This information is taken directly from the manuscript and is not yet in a standardized format. At this point reporting the more detailed inclusion and exclusion criteria is out of scope for the HemOnc.org project. See the Multiple myeloma page for an example of what this new information will look like.
Next, we list the antineoplastic drugs in the same order as the regimen acronym, or alphabetically in the absence of an acronym. Each drug is listed in a particular format:
Generic_name (Brand_name) units per unit measure route frequency on day(s) x (to y)
- Example #1: Doxorubicin (Adriamycin) 50 mg/m2 IV once on day 1
- Example #2: Bendamustine 90 mg/m2 IV once per day on days 1 & 2
- Note: the brand name is omitted for two reasons: 1) this drug is well-recognized by its generic name and 2) there are two brand-name formulations with differing instructions for use.
- Example #3: Cyclophosphamide (Cytoxan) 100 mg/m2 PO once per day on days 1 to 14
- Example #4: Doxorubicin (Adriamycin) 10 mg/m2/d IV continuous infusion on days 1 to 4 (total dose 40 mg/m2)
Generic_name (Brand_name) is always an active link to the drug page. When a primary reference provides details about infusion time, we include them (this is not very common).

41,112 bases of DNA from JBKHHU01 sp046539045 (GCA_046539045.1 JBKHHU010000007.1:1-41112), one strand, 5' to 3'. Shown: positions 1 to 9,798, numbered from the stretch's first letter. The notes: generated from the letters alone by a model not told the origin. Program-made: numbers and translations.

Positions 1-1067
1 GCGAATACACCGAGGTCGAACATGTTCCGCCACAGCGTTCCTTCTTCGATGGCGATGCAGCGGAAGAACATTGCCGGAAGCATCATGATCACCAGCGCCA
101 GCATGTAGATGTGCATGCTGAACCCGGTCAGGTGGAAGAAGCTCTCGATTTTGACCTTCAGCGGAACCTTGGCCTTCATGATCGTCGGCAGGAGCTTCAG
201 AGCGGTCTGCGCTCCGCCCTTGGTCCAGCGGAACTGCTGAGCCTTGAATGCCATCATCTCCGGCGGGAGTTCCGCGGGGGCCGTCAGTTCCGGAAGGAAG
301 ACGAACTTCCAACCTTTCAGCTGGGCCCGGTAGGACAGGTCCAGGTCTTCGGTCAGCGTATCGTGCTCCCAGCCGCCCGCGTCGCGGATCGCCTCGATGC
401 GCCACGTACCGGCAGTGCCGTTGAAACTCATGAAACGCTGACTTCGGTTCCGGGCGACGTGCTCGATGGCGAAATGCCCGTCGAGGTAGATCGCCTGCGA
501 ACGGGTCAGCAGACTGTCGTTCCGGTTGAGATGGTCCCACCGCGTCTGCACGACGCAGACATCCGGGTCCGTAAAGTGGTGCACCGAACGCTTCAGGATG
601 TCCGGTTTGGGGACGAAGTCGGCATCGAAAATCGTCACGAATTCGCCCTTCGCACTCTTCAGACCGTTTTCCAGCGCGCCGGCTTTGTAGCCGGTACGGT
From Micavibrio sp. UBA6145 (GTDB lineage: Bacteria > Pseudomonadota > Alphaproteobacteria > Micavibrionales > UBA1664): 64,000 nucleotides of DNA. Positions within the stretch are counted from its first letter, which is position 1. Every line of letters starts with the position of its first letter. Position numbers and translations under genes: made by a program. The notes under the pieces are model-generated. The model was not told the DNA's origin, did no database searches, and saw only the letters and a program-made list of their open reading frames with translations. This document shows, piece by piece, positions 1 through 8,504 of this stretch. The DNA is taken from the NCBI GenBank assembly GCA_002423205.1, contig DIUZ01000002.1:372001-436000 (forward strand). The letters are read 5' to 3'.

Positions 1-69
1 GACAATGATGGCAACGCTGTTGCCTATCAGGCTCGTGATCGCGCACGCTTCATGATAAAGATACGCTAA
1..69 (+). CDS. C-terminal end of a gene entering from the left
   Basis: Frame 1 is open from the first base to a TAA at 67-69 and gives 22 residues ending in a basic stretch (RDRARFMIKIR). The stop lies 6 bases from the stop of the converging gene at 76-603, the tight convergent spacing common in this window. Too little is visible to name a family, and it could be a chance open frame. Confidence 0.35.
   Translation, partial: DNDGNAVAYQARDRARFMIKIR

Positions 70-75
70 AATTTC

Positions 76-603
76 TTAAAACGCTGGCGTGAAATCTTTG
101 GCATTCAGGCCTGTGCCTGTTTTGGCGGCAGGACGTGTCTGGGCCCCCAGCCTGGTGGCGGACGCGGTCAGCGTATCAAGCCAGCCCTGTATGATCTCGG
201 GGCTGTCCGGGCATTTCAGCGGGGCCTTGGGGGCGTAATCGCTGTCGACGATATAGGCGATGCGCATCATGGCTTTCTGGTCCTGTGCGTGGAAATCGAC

- Example #5: Mitoxantrone (Novantrone) 8 mg/m2 IV over 30 minutes once on day 1
When a primary reference provides details about infusion order, we also provide that information (this is even less common).
- Example #6: Mitoxantrone (Novantrone) 8 mg/m2 IV over 30 minutes once on day 1, given after rituximab
Immediately after the antineoplastics, we provide information on supportive medications such as antihistamines, antiemetics, etc. as provided in the original reference. Some references provide specific drugs but omit doses or routes and we make note of this. Other references recommend a category of medications and we provide the link to one of our drug category pages, e.g. granulocyte growth factors. Supportive medication information is highly variable and sometimes not present in the original reference, in which case it is omitted.